Sunday, July 5, 2015

Lovelend L2L

video

Was the vial half full or half empty?  Well, in my case it was more than half, it was full to the top, full of my blood that the doctors took last Wednesday in hopes of figuring out why I was struggling in all my running workouts.  Despite a great start to the summer, my legs had stalled, and I was not progressing.  My interval times were slower than in years past, recovery runs felt like tempos, and a long run was more like a crawl.  With this said, my swimming was going well, and my biking was about average.  So, I looked to the doctors in hopes of discovering some imbalance or something that they could give me to magically bring back a spark in my running.  Sadly, the doctor informed me that I was the picture of perfect health and perhaps I just needed more rest.

So, whether the vial is half empty or half full is a question of views based on one being optimistic or pessimistic.  I like to think of myself as an optimist who keeps reality close by.  Realistically, I knew I could finish the Loveland Lake 2 Lake Triathlon, optimistically I thought I could be top 3 of the elites and pessimistically, I thought I might drown or wreck my bike coming down Horsetooth.

As I exited the water after what had felt like a smooth swim, I knew I was behind.  Throughout the swim I felt sluggish and figured I should stay smooth and relaxed, knowing there would be a lot of time to play catch up on this difficult bike course.  I did not count on giving the top competition a 10 minute head start.  Somehow I managed my worst Olympic distance swim since my first ever race.  Once I realized this fact, I was immediately shocked as swimming had been the one ray of light in my training.  Choosing to not abandon my optimistic views, I knew I had to stay composed and simply bike my legs into a new pain threshold and then hope to run the fastest split of the day, and I might be back in contention.

Throughout the bike segment, I felt uncomfortable but yet strong.  I simply kept pushing a bigger ring and stayed aggressive on the down hills while dancing on my pedals on every uphill.  This was risky knowing that this could cost me my run as it did in Mexico, but I had little choice if I wanted a chance for redemption.  When I finally made it back to transition, I had clocked my fastest bike split on this course by over 2 and a half minutes.  That dug into my deficit a little, but there was still ground that needed making up.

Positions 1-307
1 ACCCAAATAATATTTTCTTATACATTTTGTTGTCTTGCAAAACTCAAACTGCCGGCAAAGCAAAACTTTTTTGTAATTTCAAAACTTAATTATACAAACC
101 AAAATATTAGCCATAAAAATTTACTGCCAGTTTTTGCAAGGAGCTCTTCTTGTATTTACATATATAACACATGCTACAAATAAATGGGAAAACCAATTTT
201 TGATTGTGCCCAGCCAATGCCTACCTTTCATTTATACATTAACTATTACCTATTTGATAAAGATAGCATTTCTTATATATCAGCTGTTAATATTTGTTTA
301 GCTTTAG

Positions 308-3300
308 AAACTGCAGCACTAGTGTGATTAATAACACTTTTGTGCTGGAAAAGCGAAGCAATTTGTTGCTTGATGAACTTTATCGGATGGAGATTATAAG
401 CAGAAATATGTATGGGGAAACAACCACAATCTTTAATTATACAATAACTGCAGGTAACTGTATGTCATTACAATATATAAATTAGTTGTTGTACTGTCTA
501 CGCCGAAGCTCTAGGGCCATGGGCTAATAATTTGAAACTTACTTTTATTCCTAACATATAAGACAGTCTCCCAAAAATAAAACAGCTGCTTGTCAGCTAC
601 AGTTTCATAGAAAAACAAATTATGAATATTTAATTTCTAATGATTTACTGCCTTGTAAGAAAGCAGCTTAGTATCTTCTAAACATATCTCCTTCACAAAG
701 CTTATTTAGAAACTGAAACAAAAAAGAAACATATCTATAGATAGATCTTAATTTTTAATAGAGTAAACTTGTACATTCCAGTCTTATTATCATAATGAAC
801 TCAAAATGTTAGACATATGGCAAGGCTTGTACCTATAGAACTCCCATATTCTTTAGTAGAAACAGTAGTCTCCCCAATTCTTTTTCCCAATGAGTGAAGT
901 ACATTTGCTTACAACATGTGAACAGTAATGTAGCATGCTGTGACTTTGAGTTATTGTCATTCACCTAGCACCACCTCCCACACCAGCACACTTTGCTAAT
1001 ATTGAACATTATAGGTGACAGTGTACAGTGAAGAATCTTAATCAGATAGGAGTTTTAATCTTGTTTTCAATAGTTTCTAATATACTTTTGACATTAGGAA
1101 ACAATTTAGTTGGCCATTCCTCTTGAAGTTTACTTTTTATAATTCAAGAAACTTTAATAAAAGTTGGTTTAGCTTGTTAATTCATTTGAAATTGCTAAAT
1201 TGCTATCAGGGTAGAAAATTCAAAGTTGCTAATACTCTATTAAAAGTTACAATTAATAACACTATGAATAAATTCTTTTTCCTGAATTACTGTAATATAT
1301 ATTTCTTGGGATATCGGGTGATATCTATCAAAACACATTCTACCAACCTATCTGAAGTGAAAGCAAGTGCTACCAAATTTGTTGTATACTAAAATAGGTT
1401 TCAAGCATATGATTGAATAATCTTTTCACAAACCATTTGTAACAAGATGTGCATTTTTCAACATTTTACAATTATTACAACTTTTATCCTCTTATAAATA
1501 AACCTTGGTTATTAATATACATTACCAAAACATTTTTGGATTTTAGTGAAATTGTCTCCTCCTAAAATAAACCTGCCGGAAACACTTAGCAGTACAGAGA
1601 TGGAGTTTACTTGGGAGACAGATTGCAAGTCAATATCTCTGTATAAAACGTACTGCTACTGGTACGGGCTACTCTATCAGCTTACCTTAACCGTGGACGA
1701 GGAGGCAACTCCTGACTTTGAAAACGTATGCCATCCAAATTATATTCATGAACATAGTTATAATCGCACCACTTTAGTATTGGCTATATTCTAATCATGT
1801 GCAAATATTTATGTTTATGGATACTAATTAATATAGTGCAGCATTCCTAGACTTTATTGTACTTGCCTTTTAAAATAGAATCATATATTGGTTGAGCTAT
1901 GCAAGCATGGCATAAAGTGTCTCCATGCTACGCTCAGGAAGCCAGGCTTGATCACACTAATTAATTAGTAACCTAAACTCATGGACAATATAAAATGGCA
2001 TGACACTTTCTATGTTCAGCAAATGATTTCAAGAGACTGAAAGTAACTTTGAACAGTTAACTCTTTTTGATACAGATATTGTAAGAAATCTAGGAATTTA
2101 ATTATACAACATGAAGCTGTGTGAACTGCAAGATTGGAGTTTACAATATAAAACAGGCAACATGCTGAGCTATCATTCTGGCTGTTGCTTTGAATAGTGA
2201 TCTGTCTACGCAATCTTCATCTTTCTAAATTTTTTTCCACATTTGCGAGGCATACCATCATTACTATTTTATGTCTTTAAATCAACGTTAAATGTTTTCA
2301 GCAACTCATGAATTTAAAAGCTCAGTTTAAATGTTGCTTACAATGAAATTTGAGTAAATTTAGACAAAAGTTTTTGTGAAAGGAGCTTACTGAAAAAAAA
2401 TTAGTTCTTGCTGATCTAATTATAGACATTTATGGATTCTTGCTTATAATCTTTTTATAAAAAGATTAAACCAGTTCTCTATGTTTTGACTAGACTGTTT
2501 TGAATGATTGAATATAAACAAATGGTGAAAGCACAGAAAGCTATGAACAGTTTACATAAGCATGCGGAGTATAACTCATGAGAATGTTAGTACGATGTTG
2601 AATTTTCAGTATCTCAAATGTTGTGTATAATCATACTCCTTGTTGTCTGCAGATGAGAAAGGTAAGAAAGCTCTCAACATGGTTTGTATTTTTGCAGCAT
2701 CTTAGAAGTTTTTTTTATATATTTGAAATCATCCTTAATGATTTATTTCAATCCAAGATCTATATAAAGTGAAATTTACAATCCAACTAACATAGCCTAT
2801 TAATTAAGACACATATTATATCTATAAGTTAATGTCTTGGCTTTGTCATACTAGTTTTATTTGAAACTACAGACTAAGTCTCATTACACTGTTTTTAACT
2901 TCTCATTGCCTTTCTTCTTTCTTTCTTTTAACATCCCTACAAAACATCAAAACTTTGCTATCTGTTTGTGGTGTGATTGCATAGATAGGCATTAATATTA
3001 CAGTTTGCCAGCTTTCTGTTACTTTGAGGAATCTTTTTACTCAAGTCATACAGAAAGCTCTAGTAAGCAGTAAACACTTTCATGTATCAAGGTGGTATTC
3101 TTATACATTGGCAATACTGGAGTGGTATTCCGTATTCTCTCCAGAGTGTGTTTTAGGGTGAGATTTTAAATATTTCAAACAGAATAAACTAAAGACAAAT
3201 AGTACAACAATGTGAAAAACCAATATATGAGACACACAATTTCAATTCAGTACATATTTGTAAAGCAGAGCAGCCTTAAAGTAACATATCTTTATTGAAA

It was time to run and to run fast.  I took the extra 15 seconds to put socks on which I normally forgo, but with the heat and sweat I knew if I was really going to roll, I would not want the pain and blood of blisters plaguing me later.  The run course was an out and back which gave me the opportunity to see my competition face to face.  With three miles to go I knew I was too far out of it for a top 3 but continued to push and fought my way back to the 6th place of Elite.  In doing so, I had clocked the fastest 10K of the day by anyone and had run my personal best there, as well as also biking my personal best.

After the race I kept wondering how did I bike and run so well when the workouts hadn't reflected me being anywhere near ready to lay down such a fast time?  I came to the same conclusion I tell my athletes all the time.  "If the effort is there in workouts, and you believe you can run fast on race day, anything is possible."

I was extremely blessed to have my mom there to cheer me on.  A little encouragement goes a long ways.